John Edgar Clapp
- Bats Right, Throws Right
- Height 5' 7", Weight 194 lb.
- Debut April 26, 1872
- Final Game September 28, 1883
- Born July 15, 1851 in Ithaca, NY USA
- Died December 18, 1904 in Ithaca, NY USA
" . . . one of the greatest catchers that ever lived." - Al Spink, writing about John Clapp
John Clapp was a major leaguer for eleven seasons (counting the National Association) who moved around a lot, playing for eight different teams in that time. As a manager, he had the odd distinction of being a player-manager for six different teams in six different years. He also moved around on the field, playing mostly catcher but also appearing a lot in the three outfield positions and occasionally in the infield. He was an above-average hitter who drew more than the average number of walks. He also umpired 7 games in both 1874 and 1875.
Clapp was the manager of the 1872 Middletown Mansfields in his rookie year in the National Association at age 20. Of course, the team's average age was 21. The next year he joined the 1873 Philadelphia Athletics where he was the same age as Cap Anson. In 1874 he went on a European trip with the A's.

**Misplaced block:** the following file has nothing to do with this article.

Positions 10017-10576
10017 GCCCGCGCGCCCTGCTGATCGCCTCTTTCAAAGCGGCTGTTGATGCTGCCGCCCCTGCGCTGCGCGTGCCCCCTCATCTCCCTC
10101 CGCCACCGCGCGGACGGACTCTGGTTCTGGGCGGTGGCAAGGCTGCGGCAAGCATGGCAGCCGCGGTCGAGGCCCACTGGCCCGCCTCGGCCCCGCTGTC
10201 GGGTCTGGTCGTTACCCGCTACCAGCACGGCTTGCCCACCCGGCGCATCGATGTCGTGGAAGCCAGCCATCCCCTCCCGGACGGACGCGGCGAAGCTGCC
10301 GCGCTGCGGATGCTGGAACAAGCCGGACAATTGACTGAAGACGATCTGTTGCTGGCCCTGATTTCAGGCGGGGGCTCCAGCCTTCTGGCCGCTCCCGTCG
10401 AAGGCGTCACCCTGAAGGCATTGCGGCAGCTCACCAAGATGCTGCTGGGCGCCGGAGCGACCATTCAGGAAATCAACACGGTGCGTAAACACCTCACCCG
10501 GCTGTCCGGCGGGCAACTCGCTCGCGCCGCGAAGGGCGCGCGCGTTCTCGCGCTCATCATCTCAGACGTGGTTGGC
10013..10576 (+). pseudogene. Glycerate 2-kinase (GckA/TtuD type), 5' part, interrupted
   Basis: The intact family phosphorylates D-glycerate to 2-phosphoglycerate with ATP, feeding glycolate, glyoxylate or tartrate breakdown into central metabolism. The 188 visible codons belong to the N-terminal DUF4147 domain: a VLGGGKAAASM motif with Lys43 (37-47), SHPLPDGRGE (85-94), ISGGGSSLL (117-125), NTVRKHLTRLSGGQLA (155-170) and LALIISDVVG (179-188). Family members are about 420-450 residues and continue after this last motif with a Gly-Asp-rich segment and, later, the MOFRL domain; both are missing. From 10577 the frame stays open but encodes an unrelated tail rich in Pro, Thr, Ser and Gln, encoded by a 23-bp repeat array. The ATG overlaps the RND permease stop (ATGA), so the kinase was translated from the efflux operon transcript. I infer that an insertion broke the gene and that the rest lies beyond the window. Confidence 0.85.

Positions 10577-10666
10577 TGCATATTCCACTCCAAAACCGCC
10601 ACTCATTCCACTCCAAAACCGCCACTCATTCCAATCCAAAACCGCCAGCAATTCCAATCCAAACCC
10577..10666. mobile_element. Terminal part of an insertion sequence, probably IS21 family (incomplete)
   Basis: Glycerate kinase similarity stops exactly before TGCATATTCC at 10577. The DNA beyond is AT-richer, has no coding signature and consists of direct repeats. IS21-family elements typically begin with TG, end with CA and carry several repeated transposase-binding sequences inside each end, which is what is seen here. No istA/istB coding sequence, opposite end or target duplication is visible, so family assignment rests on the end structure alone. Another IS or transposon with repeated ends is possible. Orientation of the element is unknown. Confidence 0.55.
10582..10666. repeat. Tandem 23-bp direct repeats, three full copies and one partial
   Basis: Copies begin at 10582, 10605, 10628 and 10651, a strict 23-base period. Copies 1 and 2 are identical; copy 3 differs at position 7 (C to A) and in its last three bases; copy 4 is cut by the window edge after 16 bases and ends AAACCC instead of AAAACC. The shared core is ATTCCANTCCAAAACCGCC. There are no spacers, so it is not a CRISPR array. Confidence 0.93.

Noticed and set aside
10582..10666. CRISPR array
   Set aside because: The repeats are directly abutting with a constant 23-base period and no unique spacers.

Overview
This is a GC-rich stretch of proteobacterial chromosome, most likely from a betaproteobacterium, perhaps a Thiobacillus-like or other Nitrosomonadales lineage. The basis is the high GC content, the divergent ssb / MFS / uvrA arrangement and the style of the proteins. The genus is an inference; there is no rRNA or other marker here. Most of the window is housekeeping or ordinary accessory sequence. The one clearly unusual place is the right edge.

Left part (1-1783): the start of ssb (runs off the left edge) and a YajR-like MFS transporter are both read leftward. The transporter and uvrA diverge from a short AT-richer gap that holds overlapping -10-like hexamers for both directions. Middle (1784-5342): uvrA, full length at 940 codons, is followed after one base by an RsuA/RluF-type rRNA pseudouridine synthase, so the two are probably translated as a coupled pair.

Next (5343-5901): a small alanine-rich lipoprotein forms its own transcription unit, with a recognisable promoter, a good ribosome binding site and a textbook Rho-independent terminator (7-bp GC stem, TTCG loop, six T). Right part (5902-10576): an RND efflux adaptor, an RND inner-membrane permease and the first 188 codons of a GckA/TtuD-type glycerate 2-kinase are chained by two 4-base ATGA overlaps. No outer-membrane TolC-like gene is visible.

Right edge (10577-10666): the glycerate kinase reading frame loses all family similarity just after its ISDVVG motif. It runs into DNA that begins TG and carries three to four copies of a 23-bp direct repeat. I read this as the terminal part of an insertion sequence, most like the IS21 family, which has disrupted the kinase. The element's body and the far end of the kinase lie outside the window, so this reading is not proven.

In the first year of the National League, 1876, he was a teammate of the 40-year-old Dickey Pearce. In 1878 he managed for the second time, and his main pitcher was The Only Nolan. He would manage a different team each year from 1878-1883 except in 1882 when he wasn't in the majors.
Pud Galvin was his main pitcher in 1879 with the Buffalo Bisons, in Pud's first full season in the majors. In 1881, The Only Nolan was on his team again. In 1883, Clapp let the young Buck Ewing do most of the catching, while he and John Humphries backed him up. Humphries had gone to college at Cornell University in Clapp's hometown of Ithaca, NY.
John's brother Aaron Clapp was an above-average hitter in his one season in the majors, but had the misfortune to contend for the first base job of the 1879 Troy Trojans against another rookie, Dan Brouthers, who would become a Hall of Famer.
The similarity scores method considers the most similar player to John (through 2007), oddly enough, to be a player from the 1930s, Frankie Pytlak. The second-most similar player is a contemporary of Clapp's, a shortstop named John Peters.
|New York Gothams Manager
- NL bases on Balls Leader (1881)